A renowned medical professor at the University of Tokyo and his team mishandled more than 22 million yen of state subsidies, it was learned Saturday.
A university committee issued a report on the allegation, however, saying it could find no evidence that Osamu Tsutsumi, a gynecology professor, and his group used the money for private purposes.
Nonetheless, the committee said about 540,000 yen remains unaccounted for, due to a lack of receipts and other documents.
The university submitted the report Friday to the Ministry of Health, Labor and Welfare and the Ministry of Education, Culture, Sports, Science and Technology.
It said a panel of professors from the school’s medical school will discuss the matter and decide on a punishment for Tsutsumi, 52.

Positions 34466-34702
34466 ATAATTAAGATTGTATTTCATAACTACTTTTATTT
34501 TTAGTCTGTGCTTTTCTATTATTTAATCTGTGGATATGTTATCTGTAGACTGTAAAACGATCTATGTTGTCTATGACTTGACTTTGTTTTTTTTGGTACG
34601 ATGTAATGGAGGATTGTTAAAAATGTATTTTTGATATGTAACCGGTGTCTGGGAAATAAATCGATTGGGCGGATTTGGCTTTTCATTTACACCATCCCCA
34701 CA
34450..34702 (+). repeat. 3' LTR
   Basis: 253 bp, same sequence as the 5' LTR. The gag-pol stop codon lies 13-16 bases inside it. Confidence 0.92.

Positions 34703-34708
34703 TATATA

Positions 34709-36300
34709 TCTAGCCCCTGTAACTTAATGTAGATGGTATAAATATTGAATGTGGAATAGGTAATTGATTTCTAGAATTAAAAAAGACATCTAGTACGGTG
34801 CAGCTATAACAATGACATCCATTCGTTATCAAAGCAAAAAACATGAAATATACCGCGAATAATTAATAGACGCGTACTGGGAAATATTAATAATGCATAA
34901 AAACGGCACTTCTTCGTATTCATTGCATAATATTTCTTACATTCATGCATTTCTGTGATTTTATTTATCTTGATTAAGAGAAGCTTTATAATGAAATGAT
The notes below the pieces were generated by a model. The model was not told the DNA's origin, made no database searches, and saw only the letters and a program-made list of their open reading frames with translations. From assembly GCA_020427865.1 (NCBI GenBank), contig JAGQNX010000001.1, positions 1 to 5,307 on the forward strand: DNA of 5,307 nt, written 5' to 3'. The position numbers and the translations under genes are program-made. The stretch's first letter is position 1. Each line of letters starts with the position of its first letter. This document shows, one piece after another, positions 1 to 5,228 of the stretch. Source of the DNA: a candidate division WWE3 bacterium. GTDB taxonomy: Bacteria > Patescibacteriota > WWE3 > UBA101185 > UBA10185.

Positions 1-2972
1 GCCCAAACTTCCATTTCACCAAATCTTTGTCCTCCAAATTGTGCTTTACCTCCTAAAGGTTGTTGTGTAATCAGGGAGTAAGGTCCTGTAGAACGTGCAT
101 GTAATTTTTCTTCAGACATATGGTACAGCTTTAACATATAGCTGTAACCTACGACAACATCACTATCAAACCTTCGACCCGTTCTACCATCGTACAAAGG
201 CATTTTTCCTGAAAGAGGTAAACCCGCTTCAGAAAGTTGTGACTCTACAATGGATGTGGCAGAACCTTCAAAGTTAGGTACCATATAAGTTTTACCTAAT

“There was an improper use of money,” said Seigo Hirowatari, vice president of the university. “The responsibility of professor Tsutsumi, who was in the position to receive public research money, is enormous.”
According to the report, Tsutsumi, who also serves as Crown Princess Masako’s chief doctor, and the team “improperly handled” about 22.5 million yen in state research grants between fiscal 1998 and 2002.
The money was pooled in Tsutsumi’s personal bank accounts as gratuities and wages or in cash. About 16.4 million yen of the money was diverted to pay for personnel and classes not specified under the terms of the grants, the report said.
An education ministry official said the ministry will demand that the university repay the part of the grants not used to cover legitimate research.
In a time of both misinformation and too much information, quality journalism is more crucial than ever.
By subscribing, you can help us get the story right.